Well I promised a blog when I returned from Helsinki, and I am technically keeping that promise, albeit much later than I intended. Let me get right into it!
I mentioned in my last blog how cheap it is to take a cruise to Helsinki from Stockholm- about 30 USD- which is only slightly more than I paid for the 40 minute train ride from Uppsala to Stockholm. It might have been the best Cost:Fun ratio I have had since my arrival! Whenever I mentioned my upcoming trip to anyone here, they asked if it was a ‘booze cruise’. The cruise ships have a tax free store on them, which means alcohol is significantly cheaper than in Sweden where it is heavily taxed. Although the ship’s rules prevent consumption of this alcohol on board, it soon became clear that many of the passengers were on a mission to break this rule. I couldn’t decide if the number of middle aged drunkards on board was humorous or depressing, but it was a side of Sweden that I had not seen before. We left Stockholm in the late afternoon, so we were traveling through the archipelago as the sun was setting. This was, of course, beautiful. Stockholm’s archipelago has (as far as I know) 30,000 islands, more than any other in the world. We passed dozens of them, varying in size and shape but all covered in evergreens and most containing at least one small red cottage. Apparently a Swedish king (I am not sure which one, but I would bet good money that his name contained either ‘Gustav’ or ‘Adolph’ or most likely both) decreed long ago that all the houses in Sweden must be painted, regardless of the inhabiting family’s income. Red paint was cheapest at the time, which explains why almost every house in the countryside and on the archipelago is a deep red color. Yellow is also highly popular, and it is rare to see a house that isn’t one of these two shades. The effect is subtle but pleasant, as both colors blend well with each other and with the surrounding landscape. My friends and I had dinner on the deck (Swedish meatballs- of course) and watched the sun set before we decided we were too cold and went inside for a bit. We cruised through the night and woke up to a swaying boat, swaying passengers, and rainy Helsinki.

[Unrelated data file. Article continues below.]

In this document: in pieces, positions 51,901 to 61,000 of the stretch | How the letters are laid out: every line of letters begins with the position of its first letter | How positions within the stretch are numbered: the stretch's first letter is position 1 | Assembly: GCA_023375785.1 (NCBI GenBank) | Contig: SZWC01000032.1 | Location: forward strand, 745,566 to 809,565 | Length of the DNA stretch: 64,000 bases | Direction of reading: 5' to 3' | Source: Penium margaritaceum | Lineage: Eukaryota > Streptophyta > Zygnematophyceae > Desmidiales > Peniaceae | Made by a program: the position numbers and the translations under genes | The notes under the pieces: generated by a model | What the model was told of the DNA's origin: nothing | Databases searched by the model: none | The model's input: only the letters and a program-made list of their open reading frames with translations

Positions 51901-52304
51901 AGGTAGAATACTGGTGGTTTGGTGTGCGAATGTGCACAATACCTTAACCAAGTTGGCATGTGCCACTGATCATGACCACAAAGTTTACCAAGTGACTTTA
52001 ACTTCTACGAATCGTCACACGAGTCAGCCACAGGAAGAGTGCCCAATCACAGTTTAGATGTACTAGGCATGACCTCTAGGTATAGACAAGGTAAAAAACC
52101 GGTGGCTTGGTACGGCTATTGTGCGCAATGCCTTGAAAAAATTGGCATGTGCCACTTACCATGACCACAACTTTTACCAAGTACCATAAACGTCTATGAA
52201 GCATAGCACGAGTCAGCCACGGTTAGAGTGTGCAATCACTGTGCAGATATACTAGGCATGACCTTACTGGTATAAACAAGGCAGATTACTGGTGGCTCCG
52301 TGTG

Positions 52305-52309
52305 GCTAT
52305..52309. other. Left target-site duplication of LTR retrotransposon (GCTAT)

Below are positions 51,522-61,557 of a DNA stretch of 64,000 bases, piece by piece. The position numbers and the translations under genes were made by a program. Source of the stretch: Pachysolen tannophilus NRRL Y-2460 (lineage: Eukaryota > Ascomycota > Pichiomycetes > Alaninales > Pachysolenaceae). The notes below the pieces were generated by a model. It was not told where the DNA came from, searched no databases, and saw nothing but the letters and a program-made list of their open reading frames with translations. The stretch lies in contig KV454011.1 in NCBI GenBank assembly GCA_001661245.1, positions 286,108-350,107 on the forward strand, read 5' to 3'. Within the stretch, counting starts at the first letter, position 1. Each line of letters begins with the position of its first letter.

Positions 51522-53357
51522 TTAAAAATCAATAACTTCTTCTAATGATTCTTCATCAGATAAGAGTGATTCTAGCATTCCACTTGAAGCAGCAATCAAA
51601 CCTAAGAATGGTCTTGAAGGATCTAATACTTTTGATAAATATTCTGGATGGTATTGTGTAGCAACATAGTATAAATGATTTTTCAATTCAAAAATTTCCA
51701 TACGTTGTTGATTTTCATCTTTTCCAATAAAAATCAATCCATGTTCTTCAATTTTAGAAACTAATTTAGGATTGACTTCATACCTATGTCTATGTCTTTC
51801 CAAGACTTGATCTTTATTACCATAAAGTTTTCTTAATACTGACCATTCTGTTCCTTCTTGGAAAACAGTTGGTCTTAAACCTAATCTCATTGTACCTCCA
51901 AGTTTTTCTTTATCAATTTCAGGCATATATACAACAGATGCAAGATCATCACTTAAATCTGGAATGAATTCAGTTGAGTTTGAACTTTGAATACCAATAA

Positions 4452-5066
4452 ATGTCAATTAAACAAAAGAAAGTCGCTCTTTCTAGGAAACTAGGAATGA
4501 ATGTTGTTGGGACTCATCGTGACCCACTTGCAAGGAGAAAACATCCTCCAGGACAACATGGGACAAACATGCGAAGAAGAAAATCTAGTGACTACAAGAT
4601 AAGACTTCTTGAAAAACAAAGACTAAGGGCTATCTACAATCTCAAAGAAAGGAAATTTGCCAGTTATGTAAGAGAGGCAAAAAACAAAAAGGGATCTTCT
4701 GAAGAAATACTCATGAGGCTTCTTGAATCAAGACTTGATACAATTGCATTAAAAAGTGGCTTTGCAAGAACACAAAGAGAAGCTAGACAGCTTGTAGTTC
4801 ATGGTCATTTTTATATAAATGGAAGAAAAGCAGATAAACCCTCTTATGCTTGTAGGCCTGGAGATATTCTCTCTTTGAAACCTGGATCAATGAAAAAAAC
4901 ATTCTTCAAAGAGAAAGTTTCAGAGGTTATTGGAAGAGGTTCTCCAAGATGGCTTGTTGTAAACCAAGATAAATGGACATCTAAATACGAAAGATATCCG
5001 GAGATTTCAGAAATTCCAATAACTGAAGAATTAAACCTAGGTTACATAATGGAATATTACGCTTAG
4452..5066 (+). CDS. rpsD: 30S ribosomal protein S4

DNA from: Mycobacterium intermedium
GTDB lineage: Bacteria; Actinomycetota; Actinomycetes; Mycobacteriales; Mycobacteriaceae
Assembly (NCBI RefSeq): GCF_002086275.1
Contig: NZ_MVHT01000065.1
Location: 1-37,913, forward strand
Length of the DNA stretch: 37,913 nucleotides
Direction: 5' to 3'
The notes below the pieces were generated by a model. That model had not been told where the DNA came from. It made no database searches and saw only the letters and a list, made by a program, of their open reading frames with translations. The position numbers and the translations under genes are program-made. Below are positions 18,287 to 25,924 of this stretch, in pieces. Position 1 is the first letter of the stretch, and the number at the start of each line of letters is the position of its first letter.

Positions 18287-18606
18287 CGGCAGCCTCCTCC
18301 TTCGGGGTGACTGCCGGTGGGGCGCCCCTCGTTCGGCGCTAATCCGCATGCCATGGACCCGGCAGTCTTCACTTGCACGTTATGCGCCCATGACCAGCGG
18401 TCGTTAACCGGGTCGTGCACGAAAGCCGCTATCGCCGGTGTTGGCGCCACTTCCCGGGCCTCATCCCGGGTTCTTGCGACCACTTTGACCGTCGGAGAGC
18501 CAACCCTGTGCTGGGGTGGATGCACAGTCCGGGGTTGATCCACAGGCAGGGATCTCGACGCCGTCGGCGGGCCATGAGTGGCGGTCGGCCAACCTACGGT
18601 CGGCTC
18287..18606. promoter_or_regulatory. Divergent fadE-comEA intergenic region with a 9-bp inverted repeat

Helsinki was nice but we had to be back on the boat by 4pm and we didn’t get off it until 10 in the morning. There is a limit to how much you can do in a city in that period of time, so I don’t feel as though I got a fair representation of the city. The fact that it was a dreary day and we had slept on a swaying vessel meant that I was seeing it from an unfairly negative standpoint, but I couldn’t help but find the day somewhat depressing. There were, however, two of the most amazing cathedrals I have ever seen- Helsinki cathedral and Uspenski cathedral. Their architecture was unlike anything I have seen- both seemed to blend elements of Russian architecture with classic western European styles. Fitting, because Finland was ruled by Russia from 1809-1917. Of the brief glimpse I got of the country, my favorite aspect was the language; it fascinated me in written and spoken form. I encourage you to look up a youtube video of someone speaking finnish- there is no way I can describe it. My visit did inspire me to read up on a bit of Finnish history- of which I knew almost nothing- and I am glad I did. I recommend you just check out the Wikipedia page for a few minutes!
We made our way back to the ship and had a fun night on the open ocean- I spent a great deal of it on the deck of the ship with my friend looking at the lights of a fellow cruise ship on the distant horizon. We arrived back in Stockholm exhausted and satisfied.
This has been a shamefully short post but I promise to write another one next week! I need to talk about my trip to Barcelona to meet my sister, and attempt to catch you up on all I have done in Sweden also. I am getting up in about four hours to catch a train to Copenhagen- so I will have stories from there as well! Goodnight for now.